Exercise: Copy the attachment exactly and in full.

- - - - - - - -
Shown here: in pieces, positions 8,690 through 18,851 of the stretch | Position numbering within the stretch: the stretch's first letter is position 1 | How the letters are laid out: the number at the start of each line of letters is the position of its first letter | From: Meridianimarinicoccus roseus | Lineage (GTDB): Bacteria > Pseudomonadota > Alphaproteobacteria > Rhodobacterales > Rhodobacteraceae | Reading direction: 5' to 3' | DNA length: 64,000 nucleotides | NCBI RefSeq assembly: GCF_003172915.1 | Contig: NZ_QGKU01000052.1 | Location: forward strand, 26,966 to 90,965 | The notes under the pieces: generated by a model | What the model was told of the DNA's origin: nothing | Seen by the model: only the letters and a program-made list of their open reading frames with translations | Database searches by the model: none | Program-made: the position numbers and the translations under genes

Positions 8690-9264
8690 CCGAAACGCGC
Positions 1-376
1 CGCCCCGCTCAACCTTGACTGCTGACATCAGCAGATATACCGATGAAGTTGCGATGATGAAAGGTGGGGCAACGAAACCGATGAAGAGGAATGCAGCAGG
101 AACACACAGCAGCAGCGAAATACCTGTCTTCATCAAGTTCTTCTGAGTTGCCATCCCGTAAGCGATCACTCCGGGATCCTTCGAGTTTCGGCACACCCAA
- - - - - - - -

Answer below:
Shown here: in pieces, positions 8,690 through 18,851 of the stretch | Position numbering within the stretch: the stretch's first letter is position 1 | How the letters are laid out: the number at the start of each line of letters is the position of its first letter | From: Meridianimarinicoccus roseus | Lineage (GTDB): Bacteria > Pseudomonadota > Alphaproteobacteria > Rhodobacterales > Rhodobacteraceae | Reading direction: 5' to 3' | DNA length: 64,000 nucleotides | NCBI RefSeq assembly: GCF_003172915.1 | Contig: NZ_QGKU01000052.1 | Location: forward strand, 26,966 to 90,965 | The notes under the pieces: generated by a model | What the model was told of the DNA's origin: nothing | Seen by the model: only the letters and a program-made list of their open reading frames with translations | Database searches by the model: none | Program-made: the position numbers and the translations under genes

Positions 8690-9264
8690 CCGAAACGCGC
Positions 1-376
1 CGCCCCGCTCAACCTTGACTGCTGACATCAGCAGATATACCGATGAAGTTGCGATGATGAAAGGTGGGGCAACGAAACCGATGAAGAGGAATGCAGCAGG
101 AACACACAGCAGCAGCGAAATACCTGTCTTCATCAAGTTCTTCTGAGTTGCCATCCCGTAAGCGATCACTCCGGGATCCTTCGAGTTTCGGCACACCCAA